The other thing to consider is when you are shooting, and where. Mid day and black and white outdoors is not always the best combination; look to sunrise and sunsets to build scenes lit with more contrasty lighting (at least when clouds are not present).

    If you are shooting a roll under a variety of lighting conditions, then you develop per the manufacturers, or your established standard time. Then you will have some scenes less developped than ideally you would likel them to be, and some a bit over developed, and some perhaps just right. I would encourage you to establish via testing your personal effective film speed with your equipment and the optimal development time with your agitaion habit and your thermometer. Google Barry Thornton Unzone System. - the archive of which is still online - see personal film speed and personal development time.

    Then either you get out the contrast control filters and multigrapde paper, and start printing, or you stick with a fixed grade paper that you think will work best, and start dodging and burning to try to get a usable result out of most negatives.

    There is nothing wrong with dodging and burning with MG paper, but it is done much more frequntley by me with fixed grade works.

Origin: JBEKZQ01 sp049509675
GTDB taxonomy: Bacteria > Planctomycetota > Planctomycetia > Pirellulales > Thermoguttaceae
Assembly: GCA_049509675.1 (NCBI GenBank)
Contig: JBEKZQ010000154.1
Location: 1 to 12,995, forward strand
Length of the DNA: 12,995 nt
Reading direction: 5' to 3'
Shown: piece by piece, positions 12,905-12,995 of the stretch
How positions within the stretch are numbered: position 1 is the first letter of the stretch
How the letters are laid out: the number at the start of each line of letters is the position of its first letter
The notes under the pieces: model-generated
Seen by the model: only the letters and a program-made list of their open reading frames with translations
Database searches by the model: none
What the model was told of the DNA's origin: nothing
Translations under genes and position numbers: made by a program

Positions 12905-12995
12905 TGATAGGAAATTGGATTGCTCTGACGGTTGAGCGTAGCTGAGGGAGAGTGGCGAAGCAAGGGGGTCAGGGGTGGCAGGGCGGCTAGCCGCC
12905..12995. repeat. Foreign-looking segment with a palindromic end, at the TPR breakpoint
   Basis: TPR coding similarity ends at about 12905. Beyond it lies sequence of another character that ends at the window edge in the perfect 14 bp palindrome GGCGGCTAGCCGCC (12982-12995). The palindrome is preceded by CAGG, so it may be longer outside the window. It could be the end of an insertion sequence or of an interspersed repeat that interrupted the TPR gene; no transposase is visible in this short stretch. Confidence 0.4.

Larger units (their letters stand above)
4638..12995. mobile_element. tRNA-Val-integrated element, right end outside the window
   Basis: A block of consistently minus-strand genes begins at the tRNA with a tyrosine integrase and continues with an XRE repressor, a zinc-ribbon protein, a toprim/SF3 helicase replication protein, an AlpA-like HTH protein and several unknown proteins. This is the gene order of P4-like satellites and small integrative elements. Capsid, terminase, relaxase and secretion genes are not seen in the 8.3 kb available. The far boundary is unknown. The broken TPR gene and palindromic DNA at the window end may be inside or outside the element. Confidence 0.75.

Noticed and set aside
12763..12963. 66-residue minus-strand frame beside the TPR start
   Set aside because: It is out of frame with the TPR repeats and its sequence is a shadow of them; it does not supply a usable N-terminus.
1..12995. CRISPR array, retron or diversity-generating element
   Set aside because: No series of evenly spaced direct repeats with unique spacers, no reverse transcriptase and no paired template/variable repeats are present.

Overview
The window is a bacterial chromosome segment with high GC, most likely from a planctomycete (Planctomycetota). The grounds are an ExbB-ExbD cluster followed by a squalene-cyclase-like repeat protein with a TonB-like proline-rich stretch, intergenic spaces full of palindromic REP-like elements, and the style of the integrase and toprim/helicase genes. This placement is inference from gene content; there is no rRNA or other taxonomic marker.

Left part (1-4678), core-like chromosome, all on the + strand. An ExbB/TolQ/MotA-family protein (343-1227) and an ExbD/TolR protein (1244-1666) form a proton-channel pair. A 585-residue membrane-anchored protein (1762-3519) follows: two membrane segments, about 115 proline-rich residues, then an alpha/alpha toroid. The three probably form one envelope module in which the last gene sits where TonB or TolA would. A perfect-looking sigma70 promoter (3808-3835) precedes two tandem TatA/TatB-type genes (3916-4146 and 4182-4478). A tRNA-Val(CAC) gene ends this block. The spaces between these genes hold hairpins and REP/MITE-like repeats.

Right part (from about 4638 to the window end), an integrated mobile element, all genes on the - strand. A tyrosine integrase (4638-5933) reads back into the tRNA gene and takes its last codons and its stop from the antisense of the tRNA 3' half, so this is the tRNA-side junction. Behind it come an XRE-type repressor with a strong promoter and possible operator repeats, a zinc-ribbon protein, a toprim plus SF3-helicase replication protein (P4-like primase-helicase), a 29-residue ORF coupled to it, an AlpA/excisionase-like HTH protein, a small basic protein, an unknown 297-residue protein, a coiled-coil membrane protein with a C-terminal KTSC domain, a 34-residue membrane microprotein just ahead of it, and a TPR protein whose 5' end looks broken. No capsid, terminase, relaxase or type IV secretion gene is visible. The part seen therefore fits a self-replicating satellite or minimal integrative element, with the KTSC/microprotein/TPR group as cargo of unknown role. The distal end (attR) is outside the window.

Last edited by Mike Wilde; 08-18-2009 at 08:38 AM. Click to view previous post history.
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  6. #6

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    Quote Originally Posted by john_s View Post
    As far as film contrast is concerned, most mainstream developers will produce enough contrast. In fact, it's rather easy to accidentally get too much contrast. Why do you want more contrast? Is it that you like a very contrasty print? Or do your prints look too flat? Do your negatives look normal?

    Or maybe there's something incompatible with your printing process (paper, dev, filter?). Can you give us some more information about what you do and what your results look like? That will make it easier to offer suggestions.
    John,

    Yes I like a very contrasty prints... I would say that my negatives look normal, indeed, but as we know the contarst amount in the negatives depends on the lightning conditions ... so some of my negatives are contrasty enough, and some of them are contrastless. I would like to have a good contrast in all of my negatives, despite the conditions of lightning. Offcourse I know that it can't be exactly the same in the different light, but I'd like to control it. Only the multi-grade paper and the filters help me to do it. My prints are ok, but I want to have a high quality scans of my negatives, that's why I want to controll the contrast very well. Offcourse I could stand as it is now and just make some photoshop tricks, but I hate photoshoping and I want scan the film as it is.